What Happened in Türkbükü – Matt’s Healthy Hunting Backstory
Over the course of the stay I found that most of the other retreat guests were there to turn their lives around, some to kick their booze, caffeine or sugar dependency, others to lose weight. I met a lovely guy with type 2 diabetes that wanted to reverse the cause, stop the symptoms and avoid having to chug loads of pills every day.
I hadn’t initially planned to detox. The plan was to attend yoga and mindfulness classes, eat large salads and in the evening, take a leisurely stroll down to the harbour and enjoy a chicken shish with rice whilst my companion @therapyproject would enjoy the freshly made smoothies, broths and colonic irrigation’s that she had signed up for.
In truth, I wasn’t worried about my health, apart from being short and a bit bald, I looked good, trained 5 times a week and ate protein, loads of protein.
The Ayurvedic doctor (who was always on hand) convinced me that I could safely do a 500 calorie a day detox, still get all the nutrients I need, feel great and even get rid of the irritated stomach I refused to acknowledge; so, I decided to join in.
Honestly, I didn’t find it too hard, I enjoyed the discipline, made much easier by lazing around in the sunshine, and at the end of the week I felt amazing, I learnt that I wasn’t eating enough fibre and should chill on the protein obsession. I looked trim, tanned (Vitamin D boost!) and perhaps due to the meditation and yoga had a new-found calm.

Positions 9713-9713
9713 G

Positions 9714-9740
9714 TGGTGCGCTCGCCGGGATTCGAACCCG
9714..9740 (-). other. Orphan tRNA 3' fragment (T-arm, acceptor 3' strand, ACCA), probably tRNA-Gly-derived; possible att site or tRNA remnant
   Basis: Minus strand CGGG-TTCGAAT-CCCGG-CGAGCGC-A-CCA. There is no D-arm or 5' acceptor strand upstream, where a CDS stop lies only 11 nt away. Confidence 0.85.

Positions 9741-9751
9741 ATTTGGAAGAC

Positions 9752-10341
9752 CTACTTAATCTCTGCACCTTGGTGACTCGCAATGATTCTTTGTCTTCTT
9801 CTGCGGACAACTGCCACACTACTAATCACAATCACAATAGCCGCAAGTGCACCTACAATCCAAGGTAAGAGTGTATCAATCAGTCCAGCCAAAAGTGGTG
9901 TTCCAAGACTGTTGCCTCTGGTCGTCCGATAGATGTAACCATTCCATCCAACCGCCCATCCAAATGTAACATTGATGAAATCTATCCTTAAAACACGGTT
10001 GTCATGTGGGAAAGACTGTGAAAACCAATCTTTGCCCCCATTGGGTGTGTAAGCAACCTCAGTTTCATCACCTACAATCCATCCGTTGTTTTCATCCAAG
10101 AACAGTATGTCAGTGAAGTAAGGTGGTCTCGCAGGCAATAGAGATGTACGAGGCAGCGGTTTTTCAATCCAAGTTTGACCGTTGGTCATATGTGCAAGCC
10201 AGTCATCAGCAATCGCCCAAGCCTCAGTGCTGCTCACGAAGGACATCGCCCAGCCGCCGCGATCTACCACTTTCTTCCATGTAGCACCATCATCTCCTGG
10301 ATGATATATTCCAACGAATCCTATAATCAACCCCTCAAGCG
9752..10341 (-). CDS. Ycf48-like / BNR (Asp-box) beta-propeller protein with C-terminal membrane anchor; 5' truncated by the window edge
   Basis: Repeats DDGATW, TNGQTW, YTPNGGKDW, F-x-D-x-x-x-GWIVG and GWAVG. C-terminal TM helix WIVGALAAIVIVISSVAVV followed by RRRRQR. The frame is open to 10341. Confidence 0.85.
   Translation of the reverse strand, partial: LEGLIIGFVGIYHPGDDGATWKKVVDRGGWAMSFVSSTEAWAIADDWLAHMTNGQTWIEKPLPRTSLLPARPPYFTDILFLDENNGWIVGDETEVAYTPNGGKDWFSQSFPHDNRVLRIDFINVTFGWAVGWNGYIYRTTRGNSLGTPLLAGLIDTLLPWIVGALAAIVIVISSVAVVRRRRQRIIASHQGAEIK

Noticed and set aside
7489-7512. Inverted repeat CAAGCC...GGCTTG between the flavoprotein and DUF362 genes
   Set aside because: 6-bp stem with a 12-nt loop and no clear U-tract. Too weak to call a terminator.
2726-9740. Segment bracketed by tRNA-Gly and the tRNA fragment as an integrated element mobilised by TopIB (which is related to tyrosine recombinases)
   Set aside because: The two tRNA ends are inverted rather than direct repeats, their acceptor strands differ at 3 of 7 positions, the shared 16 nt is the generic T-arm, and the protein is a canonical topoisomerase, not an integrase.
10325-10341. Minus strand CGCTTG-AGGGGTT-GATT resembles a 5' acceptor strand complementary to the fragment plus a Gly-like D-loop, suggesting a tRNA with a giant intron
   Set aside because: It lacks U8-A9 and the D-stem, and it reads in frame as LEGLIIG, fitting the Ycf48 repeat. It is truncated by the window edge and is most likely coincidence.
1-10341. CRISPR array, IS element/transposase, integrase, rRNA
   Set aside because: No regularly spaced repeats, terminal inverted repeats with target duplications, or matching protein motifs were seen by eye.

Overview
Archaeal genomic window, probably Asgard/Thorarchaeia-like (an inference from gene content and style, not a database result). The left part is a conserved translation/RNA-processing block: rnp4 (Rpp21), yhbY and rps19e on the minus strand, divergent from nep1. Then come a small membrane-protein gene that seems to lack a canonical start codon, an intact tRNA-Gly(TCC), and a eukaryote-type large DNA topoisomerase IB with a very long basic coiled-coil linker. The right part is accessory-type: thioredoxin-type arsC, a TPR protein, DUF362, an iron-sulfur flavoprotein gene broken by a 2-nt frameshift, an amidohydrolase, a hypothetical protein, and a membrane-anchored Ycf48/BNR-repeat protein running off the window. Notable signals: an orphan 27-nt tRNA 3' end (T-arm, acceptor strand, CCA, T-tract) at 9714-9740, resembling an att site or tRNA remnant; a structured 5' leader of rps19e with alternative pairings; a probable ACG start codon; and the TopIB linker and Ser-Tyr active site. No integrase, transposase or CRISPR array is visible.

However, it was the other retreaters who blew my mind, there were tears everyday as they broke addictions, experienced significant weight loss and realised overall improvements in well-being. On our return, I sat at the airport thinking about the joy I witnessed and couldn’t help but wonder how we as humans often fail to look after the bodies we’ve been blessed with.
I got back home and started to chat to people, was balance a key problem with being healthy? If balance is important – could part of better balance be leaning favourably to more nutritious choices? Even for my aesthetically fit posse of gym goers, is it possible that they could they feel healthier as I had experienced?
I found that there are 4 clear common barriers for everyone to eating healthy.
– Eating Socially
It makes sense, it is hard finding quality places to eat, everyone is time short – busy with work, family or parties, the social aspect of eating out, and a lack of understanding and information about food. No pork crackling isn’t healthy.
As well as my chats, I would watch busy city workers in Pret choosing lunch or making their way through a smoothie board in healthy cafes. The indecision, uncertainty and then the inevitable familiarity of going back to the same old sandwich is striking.
Everyone who I asked who felt healthy wanted to be healthier, it’s a blessing and a curse but one thing that sets us aside from other mammals is the need for progression.
I decided that there had to be a better way, we must fight and create a future generation of healthy humans. Yes, eating is social, comforting, rewarding but most of all it should be nutritious.
I want us to make a stand, be accountable for our own health and do the best we can with what we’ve got. I opened my MacBook and started doodling the concept for Healthy Hunting. I then procrastinated for some time, met Pamela and together we started to get the Healthy Hunting ball rolling.